ToDaZeD Clarification

drip… drip… drip…

Ya heard about the latest EPA rule, Waters of the United States?

The rule will ensure protection for the nation’s public health and aquatic resources, and increase CWA [Clean Water Act] program predictability and consistency by clarifying the scope of “waters of the United States” protected under the Act.

Every time they use the word clarifying, beware. It’s almost as if they enjoy flagging their power grabs. Insofar as predictability and protection, see the case of the Sacketts:

…who were told by EPA — and by the Ninth Circuit — that they could not get direct court review of EPA’s claim that their two-thirds of an acre parcel is “wetlands” and that they must obey a detailed and intrusive EPA “compliance” order, or be hit with fines of up to $75,000 per day.

… a 0.63-acre parcel [ in a platted subdivision with water and sewer hook-ups which they bought] for $23,000.

There’s your predictable protection.

Here’s yer ‘science’:

Peer-reviewed science and practical experience demonstrate that upstream waters, including headwaters and wetlands, significantly affect the chemical, physical, and biological integrity of downstream waters by playing a crucial role in controlling sediment, filtering pollutants, reducing flooding, providing habitat for fish and other aquatic wildlife, and many other vital chemical, physical, and biological processes.

“Upstream waters” means, well, every drop.

Here’s your handy-dandy, pocket ad hominem just in case of push-back:

“The only people with reason to oppose the rule are polluters who threaten our clean water,” senior White House adviser Brian Deese told reporters during a conference call. He added that the rule “is based on common sense. … The status quo is rife with unsustainable confusion over what’s protected and what’s not.”

Evial “polluters” lacking in “common sense” who have the audacity to think that “all the waters belong to all the people” — to be administered and “protected” by the EPA and ACE — might be a power and freedom grab. Like these people:

…Texas, Louisiana, and Mississippi have filed suit in Houston. Alaska, Arizona, Arkansas, Colorado, Idaho, Missouri, Montana, Nebraska, New Mexico, Nevada, North Dakota, South Dakota, and Wyoming have filed suit in a separate case to have the rule overturned.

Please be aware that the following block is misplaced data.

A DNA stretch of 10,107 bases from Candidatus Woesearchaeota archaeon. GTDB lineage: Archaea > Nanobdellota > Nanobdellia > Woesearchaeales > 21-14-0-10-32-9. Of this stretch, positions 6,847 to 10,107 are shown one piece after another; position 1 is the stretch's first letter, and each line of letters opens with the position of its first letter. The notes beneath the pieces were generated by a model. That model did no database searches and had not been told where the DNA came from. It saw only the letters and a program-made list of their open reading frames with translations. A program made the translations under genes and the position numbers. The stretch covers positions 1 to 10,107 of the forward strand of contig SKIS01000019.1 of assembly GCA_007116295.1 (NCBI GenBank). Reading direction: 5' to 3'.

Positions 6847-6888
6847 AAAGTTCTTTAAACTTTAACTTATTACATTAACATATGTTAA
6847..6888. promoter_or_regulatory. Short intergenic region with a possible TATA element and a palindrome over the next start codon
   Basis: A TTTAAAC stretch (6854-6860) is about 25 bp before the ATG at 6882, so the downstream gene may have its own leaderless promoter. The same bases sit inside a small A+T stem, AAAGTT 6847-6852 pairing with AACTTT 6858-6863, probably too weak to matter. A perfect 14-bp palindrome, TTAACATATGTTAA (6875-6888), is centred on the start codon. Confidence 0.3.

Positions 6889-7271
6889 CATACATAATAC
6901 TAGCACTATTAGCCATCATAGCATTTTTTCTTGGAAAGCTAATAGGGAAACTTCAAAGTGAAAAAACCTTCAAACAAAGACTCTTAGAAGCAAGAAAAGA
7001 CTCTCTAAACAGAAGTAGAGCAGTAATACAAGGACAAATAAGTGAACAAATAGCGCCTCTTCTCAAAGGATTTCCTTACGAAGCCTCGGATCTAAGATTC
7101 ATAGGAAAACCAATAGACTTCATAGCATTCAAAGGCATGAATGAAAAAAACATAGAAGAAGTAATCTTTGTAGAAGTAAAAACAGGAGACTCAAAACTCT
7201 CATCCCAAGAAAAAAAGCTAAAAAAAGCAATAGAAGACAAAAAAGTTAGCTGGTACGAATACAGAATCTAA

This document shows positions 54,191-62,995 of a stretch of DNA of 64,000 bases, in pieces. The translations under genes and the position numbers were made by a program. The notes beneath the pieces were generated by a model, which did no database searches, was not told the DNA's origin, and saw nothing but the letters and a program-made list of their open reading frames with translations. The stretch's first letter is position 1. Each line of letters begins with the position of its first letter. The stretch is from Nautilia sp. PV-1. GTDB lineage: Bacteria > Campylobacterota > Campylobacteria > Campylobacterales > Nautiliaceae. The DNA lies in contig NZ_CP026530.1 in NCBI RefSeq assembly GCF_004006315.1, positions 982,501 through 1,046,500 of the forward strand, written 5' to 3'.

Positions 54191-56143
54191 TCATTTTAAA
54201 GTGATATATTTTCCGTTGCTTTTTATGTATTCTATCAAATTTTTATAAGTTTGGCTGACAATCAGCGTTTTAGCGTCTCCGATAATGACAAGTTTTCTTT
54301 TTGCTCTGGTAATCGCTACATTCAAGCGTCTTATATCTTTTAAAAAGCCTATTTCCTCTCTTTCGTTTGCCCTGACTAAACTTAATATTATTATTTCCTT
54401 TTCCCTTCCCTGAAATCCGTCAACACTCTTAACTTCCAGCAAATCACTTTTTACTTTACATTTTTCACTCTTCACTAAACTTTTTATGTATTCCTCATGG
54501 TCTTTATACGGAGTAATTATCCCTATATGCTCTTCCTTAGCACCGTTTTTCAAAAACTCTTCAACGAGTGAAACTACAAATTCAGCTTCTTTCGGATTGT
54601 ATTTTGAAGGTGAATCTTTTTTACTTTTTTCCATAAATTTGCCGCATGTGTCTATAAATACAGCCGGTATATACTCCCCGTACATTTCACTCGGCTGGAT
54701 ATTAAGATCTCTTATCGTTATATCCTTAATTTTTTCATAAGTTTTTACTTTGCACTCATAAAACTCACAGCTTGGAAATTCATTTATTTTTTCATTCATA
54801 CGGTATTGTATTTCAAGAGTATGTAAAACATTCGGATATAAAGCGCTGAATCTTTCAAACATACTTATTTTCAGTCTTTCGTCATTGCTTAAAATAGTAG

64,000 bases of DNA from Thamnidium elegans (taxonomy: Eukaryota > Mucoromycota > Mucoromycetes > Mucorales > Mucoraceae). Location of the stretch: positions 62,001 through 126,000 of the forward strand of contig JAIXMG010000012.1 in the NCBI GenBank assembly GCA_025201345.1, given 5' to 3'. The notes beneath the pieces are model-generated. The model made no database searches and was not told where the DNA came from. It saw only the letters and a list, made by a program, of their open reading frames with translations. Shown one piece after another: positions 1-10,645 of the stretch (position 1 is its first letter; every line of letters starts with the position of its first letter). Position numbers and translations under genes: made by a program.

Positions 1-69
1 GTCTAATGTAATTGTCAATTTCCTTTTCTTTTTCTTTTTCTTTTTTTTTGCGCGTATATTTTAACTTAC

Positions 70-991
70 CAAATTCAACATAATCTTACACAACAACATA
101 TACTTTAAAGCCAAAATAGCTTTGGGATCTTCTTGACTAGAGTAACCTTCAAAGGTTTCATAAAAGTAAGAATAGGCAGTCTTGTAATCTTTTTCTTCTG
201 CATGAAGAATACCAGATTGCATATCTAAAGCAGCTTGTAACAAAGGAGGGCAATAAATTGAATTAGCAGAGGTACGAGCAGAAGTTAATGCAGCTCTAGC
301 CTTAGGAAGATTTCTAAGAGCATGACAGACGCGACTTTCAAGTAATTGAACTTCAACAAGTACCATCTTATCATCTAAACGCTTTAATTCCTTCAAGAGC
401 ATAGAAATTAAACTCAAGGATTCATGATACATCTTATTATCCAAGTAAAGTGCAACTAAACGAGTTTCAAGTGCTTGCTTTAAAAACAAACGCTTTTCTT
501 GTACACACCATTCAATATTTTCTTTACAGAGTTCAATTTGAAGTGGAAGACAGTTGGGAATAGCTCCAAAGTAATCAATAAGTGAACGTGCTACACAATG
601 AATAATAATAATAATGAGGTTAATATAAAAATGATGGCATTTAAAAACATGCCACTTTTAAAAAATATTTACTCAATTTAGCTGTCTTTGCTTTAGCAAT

Where’s Kleptofornia, you ask? Hahahahahhahahahahahhahahahahaha.

The EPA swears it isn’t true, but Texas Attorney General Ken Paxton (R) claims the way Environmental Protection Agency bureaucrats define “navigable waters” under the Clean Water Act, known more officially as the “Waters of the United States” rule, means everything from ditches and dry creek beds to gullies and isolated ponds formed after a big rain could be considered a “water of the United States.”

Yanno. The rain that drips off your roof [into your rain barrel?], the storm waters gushing out of that gopher hole, the puddle in your driveway….
All Your Waters R Belong To US. …which is them.

What effect does that have? It makes it dang near impossible to live in a rural area. [Remember, any land is worthless without water.] Impossible to farm or ranch. To retire to a fishing lake. To live anywhere other than an 800 sf apartment over your workplace, in a walkable neighborhood near Smart Train public transportation. Sustaaaainably

“The EPA’s new water rule is not about clean water — it’s about power,” Paxton said. “This sweeping new rule is a blatant overstep of federal authority and could have a devastating effect on virtually any property owner, from farmers to ranchers to small businesses.”

All waters. Under control of folks like this guy:

The EPA’s highest-paid employee and a leading expert on climate change was sentenced to 32 months in federal prison …for lying to his bosses and saying he was a CIA spy working in Pakistan so he could avoid doing his real job.

…he used the time “trying to find ways to fine tune the capitalist system” to discourage companies from damaging the environment.